- The Midgie
- 1 December 2008
Scotland's mountains are the most challenging and exciting in Britain, especially in winter. There are plenty of opportunities to pit yourself against the elements but be warned: you will have to face extreme conditions, including sleet, snow, rain and high winds. Make sure you hit the mountains with a trained instructor at a recognised outdoor centre and they will make sure you come home in one piece. Here are some of the activities that will satisfy your inner daredevil this winter.
Absolutely not to be undertaken without experienced supervision, climbing a frozen sheet of ice is still one of the most rewarding winter sports. As well as a hefty dose of courage, anyone trying it out will need to be physically strong and healthy, and comfortable with undergoing strenuous activity for long periods of time. More than that, common sense is essential – as with regular mountaineering, don’t take any unnecessary risks and keep an eye on the weather. Outdoor climbs are graded from levels I (easy) to VII (very tough), but beginners could do worse than start at indoor centre, the Ice Factor.
Where: The Ice Factor, Leven Road, Kinlochleven, Lochaber, 01855 831 100, www.ice-factor.co.uk
The line between embarking on an adventure and just staying alive can be a fine one, but snow-holing takes things a stage further. Although it’s now become a recreational activity, the practice essentially developed as a survival technique for those trapped in a winter wilderness, and involves scooping out a small cavern from the snow which is big enough to sleep in. All the gear necessary for winter climbing – ice axe, crampons, very warm clothing – will be required, as well as a team in which to do it. You don’t want your sleep interrupted by an avalanche, after all.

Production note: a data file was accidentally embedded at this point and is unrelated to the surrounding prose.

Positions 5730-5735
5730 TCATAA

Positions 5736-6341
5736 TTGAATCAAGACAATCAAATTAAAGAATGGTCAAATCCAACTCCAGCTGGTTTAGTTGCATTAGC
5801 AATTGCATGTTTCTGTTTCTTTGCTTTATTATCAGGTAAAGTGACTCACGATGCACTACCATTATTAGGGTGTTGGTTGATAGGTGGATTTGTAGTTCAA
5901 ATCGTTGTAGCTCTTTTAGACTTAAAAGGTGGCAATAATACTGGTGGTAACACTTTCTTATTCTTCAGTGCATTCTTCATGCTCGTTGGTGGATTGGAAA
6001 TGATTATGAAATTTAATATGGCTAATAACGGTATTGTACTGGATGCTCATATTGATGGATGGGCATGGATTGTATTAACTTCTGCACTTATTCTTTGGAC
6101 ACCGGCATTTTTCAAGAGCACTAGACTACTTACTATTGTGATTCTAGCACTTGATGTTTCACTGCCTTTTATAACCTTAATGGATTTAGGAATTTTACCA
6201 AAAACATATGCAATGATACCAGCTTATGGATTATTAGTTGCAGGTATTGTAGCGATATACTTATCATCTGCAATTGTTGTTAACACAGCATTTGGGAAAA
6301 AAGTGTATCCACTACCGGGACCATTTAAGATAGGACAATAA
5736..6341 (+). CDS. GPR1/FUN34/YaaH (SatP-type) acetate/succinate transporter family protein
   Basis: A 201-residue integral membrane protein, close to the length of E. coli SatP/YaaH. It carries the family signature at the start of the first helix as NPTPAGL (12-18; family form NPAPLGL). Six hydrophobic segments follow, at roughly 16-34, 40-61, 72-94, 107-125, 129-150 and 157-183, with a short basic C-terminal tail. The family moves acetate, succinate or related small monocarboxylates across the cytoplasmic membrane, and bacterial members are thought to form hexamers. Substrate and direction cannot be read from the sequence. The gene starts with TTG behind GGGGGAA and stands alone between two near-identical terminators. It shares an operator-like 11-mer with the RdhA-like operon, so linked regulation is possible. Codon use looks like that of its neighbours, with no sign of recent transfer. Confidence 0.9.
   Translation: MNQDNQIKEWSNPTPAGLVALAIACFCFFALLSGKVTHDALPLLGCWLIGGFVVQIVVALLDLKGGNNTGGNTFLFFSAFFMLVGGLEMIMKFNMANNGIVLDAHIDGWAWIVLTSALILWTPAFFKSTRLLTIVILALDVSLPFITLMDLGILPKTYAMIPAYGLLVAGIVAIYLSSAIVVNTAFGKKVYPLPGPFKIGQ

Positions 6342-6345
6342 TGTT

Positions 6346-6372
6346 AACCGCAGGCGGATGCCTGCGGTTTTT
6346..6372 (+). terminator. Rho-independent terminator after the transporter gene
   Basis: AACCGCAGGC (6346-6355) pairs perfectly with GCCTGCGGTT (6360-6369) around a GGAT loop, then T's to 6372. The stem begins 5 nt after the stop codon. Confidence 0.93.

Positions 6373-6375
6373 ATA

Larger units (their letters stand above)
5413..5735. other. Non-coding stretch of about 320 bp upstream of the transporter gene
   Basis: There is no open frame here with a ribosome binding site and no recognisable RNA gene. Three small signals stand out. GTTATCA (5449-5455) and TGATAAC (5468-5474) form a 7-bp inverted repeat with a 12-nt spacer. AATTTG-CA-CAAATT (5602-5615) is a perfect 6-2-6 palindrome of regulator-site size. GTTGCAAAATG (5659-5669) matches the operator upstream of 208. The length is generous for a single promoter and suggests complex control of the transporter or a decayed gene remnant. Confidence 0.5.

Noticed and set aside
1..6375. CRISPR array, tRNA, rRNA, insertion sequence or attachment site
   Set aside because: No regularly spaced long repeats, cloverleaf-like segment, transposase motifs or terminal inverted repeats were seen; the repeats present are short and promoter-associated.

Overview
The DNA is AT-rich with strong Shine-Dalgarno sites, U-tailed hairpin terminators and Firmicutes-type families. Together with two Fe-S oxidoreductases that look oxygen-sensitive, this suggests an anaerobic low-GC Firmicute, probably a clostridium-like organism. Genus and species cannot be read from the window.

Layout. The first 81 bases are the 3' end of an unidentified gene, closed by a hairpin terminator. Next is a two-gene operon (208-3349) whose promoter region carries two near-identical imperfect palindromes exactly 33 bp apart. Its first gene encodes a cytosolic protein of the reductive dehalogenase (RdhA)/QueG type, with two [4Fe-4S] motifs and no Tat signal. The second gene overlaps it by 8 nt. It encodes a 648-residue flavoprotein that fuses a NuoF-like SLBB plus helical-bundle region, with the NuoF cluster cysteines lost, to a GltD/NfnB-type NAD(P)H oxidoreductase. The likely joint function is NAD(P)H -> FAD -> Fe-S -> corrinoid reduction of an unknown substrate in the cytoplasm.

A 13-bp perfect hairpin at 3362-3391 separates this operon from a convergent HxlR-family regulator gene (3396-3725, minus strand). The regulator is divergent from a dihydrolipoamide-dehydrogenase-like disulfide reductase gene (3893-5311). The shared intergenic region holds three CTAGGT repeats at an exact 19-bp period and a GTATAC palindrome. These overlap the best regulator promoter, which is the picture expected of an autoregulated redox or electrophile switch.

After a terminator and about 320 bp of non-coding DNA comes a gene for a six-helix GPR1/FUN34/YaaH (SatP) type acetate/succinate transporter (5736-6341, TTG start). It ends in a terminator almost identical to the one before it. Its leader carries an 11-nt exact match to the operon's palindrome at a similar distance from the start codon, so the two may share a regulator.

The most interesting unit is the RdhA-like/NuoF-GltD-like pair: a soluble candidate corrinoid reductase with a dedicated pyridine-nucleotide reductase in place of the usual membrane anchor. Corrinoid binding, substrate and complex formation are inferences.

Where: Wilderness Scotland, 3a St Vincent Street, Edinburgh, 0131 625 6635, www.wildernessscotland.com
Each of Scotland’s five ski centres also offers the cooler outdoor set the chance to go snowboarding. Runs aren’t quite as challenging as the prime European locations, but those with experience and the will to find the best won’t be disappointed. Of course, beginners and visitors from hotter climes can also find their snow legs, with each centre offering training sessions on their nursery slopes which can stretch from one day up to a week. But be warned – it’s neither as easy or as risk-free as the pros make it look.
Where: See page 69 for full details of Scotland’s five ski centres at Cairngorm Mountain, Glenshee, the Lecht, Glencoe and Nevis Range.
Essentially a version of downhill skiing which involves walking up hills rather than using a ski-lift, ski touring (also known as ski mountaineering or wilderness skiing) allows for the same exploratory thrill as hillwalking. Experienced guidance is essential for beginners, while the Cairngorms are recognised as having some of the best conditions for this in Scotland.
Where: G2 Outdoor, Dalfaber Industrial Estate, Aviemore, 01479 811 008. www.g2outdoor.co.uk
Otherwise known as winter mountaineering, depending on just how strenuous you want your trip to get. It is more popular than other Scottish winter sports due to the fact that fresh skiing powder isn’t essential to get going and walkers of all experience levels can participate.
Where: West Coast Mountain Guides, Calluna, Heathercroft, Fort William, 01397 700 451, www.westcoast-mountainguides.co.uk